His work had a significant impact on the development of many contemporary paintings, particularly the works of the Fauvism artists, Chaim Soutine, and the German Expressionists. He created more than 850 oil paintings and 1,300 sketches, drawings, etc. on paper during his lifetime despite the challenges he faced. He was always very penniless, and even though his artistic career was short lived as it only spanned for a decade, he was supported by his brother Theo, whose kindness was beyond compare and he believed in him completely,  even though no one else did. His deteriorating mental health led to his untimely death; he shot himself out of loneliness, isolation, and despair at the age of 37. His legacy lives on, and his works will always be loved and appreciated.

Mountain Landscape behind the Saint Paul Hospital by van Gogh

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The History of The Starry Night

The Starry Night, painted about a year before his death, is one of the works Jo van Gogh-Bonger acquired from her husband, Theo Van Gogh, Vincent's brother. The history of The Starry Night may no longer be a mystery thanks to letters revealed years later after Van Gogh’s death but it is one of the most interesting and sought after lessons as the history is filled with emotions from the painter.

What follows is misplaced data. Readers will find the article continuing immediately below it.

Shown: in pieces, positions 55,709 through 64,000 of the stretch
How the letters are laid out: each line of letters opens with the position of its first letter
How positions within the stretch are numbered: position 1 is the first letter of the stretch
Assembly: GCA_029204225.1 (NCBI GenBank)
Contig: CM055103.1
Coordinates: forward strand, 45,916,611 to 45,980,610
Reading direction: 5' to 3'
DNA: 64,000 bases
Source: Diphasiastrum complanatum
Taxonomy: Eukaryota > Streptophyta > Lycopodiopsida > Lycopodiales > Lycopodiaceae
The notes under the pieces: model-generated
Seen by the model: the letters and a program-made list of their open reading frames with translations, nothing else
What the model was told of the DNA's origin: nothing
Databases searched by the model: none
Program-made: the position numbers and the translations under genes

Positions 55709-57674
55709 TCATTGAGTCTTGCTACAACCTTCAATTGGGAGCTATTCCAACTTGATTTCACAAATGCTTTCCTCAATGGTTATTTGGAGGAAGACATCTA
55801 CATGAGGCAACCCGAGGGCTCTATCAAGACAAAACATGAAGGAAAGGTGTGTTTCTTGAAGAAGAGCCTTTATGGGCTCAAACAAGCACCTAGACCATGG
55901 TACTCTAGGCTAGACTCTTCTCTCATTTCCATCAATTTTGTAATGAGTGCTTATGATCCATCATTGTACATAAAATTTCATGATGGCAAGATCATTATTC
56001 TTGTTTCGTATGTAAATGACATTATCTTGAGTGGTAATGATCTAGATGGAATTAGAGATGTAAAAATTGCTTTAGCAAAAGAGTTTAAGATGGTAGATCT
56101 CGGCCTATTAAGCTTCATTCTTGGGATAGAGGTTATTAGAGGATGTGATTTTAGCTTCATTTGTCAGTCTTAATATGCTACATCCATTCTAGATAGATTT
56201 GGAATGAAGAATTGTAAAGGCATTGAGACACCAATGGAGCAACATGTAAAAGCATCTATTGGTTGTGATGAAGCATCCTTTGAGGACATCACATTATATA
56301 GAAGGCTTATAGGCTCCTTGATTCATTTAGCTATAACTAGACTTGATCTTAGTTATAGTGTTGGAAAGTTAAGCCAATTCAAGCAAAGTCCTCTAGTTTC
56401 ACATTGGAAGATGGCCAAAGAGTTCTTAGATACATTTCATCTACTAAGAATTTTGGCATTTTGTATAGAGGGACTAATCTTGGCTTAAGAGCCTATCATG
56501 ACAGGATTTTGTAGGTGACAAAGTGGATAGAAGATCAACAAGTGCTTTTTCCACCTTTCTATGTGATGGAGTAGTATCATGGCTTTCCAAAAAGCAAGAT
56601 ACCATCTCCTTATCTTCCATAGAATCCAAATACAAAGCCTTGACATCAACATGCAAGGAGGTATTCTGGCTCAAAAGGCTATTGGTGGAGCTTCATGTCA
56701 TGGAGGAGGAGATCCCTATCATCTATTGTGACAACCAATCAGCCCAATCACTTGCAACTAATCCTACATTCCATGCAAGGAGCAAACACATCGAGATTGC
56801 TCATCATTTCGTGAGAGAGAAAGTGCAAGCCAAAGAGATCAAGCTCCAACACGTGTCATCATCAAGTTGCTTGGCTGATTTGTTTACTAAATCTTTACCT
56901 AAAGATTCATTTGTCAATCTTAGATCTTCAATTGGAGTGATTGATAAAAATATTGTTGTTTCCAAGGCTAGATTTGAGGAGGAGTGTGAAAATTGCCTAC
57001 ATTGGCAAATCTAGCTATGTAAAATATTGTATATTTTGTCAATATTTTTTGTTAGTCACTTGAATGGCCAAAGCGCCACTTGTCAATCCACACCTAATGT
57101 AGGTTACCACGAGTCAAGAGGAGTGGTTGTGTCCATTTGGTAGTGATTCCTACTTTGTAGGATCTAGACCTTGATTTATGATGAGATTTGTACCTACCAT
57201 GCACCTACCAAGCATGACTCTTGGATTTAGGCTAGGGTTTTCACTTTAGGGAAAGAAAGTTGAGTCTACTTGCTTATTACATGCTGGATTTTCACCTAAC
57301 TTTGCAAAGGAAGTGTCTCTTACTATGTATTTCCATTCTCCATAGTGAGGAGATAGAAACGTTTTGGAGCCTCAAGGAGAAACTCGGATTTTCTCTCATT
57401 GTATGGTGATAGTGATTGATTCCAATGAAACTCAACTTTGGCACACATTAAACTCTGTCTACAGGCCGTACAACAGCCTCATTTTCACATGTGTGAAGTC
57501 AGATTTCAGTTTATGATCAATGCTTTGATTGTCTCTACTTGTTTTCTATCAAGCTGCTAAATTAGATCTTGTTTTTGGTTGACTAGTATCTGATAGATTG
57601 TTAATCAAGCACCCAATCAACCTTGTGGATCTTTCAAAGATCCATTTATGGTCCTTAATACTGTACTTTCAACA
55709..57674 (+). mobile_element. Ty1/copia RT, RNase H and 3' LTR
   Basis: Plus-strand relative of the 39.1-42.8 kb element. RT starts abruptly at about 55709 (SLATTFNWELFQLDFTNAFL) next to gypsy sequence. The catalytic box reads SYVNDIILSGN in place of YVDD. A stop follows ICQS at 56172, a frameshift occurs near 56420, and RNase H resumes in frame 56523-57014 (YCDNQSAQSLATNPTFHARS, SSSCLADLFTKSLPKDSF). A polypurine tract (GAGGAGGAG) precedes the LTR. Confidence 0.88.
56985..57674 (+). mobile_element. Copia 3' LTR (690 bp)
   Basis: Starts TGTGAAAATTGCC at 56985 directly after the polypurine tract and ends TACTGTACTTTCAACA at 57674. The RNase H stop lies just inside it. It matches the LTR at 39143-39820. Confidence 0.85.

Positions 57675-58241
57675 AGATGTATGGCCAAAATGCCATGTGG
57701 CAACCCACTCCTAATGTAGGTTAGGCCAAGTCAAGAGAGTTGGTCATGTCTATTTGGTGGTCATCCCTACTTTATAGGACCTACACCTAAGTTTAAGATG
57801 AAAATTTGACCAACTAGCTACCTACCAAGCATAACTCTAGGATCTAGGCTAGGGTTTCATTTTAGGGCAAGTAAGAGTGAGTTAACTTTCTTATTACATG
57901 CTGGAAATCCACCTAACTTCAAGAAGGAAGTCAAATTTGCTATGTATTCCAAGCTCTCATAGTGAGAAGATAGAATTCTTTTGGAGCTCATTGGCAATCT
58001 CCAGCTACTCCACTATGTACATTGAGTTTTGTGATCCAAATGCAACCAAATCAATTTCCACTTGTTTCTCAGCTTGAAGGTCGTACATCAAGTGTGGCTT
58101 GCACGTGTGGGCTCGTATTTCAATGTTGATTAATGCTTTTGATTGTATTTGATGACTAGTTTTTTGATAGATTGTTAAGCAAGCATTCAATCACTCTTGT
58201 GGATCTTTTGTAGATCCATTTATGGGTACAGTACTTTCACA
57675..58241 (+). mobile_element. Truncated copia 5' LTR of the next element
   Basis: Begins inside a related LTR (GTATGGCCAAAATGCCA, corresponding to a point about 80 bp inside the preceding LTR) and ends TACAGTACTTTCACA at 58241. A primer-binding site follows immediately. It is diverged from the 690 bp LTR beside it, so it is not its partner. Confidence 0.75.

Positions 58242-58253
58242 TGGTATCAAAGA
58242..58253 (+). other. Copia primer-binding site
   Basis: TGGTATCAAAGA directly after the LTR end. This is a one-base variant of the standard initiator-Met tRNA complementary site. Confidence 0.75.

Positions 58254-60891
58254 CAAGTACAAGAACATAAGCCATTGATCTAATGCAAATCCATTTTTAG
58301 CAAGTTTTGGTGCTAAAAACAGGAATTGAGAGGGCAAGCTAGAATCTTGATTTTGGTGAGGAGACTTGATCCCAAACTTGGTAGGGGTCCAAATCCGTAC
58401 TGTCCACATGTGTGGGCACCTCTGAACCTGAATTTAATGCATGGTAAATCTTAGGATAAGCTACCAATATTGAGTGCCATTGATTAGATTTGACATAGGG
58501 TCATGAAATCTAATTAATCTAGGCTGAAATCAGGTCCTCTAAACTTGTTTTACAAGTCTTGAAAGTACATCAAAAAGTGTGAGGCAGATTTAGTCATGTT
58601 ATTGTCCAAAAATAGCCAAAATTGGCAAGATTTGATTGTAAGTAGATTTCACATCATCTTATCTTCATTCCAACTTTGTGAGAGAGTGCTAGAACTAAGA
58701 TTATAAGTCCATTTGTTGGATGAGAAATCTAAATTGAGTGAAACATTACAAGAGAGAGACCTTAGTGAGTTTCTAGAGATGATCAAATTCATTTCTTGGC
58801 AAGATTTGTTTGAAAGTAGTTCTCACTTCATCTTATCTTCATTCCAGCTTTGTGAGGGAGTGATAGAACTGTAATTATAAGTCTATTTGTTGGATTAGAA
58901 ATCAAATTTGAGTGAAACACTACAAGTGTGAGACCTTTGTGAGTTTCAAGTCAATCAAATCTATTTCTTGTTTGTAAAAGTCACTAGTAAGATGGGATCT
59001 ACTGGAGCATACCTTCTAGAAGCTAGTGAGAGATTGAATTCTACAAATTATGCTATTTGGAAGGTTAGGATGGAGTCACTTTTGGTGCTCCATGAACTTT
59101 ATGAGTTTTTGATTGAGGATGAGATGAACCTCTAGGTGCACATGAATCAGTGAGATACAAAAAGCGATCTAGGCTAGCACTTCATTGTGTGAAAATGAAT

The Starry Night, finished in 1889, is not just one of his most renowned works, but also one of history's most famous and recognizable artworks. Van Gogh and his cherished painting, however, were not always as well-known as they are now. Even now, few people understand anything about the artistic approach he implied in this painting.

Vincent van Gogh created The Starry Night in 1889 while residing at the Saint-Paul asylum in Saint-Rémy, France, where he spent a year after experiencing mental breakdowns amongst other things due to mutilating his ear. The artist sought to capture the scenery from his room's window perspective.


The inspiration for the painting was later revealed in one of his correspondences to his brother Theo where he wrote, “this morning I saw the countryside from my window a long time before sunrise, with nothing but the morning star, which looked very big.”

Though the painter liked to paint from sight, he was not permitted to work in his bedroom, so he started painting the star he had seen in his studio without the perspective for inspiration, adding paint straight from the oil paint tubes to the surface to achieve the picture's signature thick lines and bright hues. As an outcome, the dream-like scene with wavy cypress trees in the background and shining stars, a vivid crescent-shaped yellow moon, a whirling air, rolling hills, and a village in the horizon was created. Some of the aspects, such as the surrounding mountains and the village, are accurate representations of what van Gogh would have seen from his window. Meanwhile, other components, such as the church's steeple, were a part of his imagination.

This painting, which is widely regarded as his opus, was actually considered as a failure by van Gogh, based on the letter he sent to his brother. Despite this, it became a permanent collection of the Museum of Modern Art (MoMA) in New York after it’s acquisition in 1941 from the Lillie P. Bliss Bequest.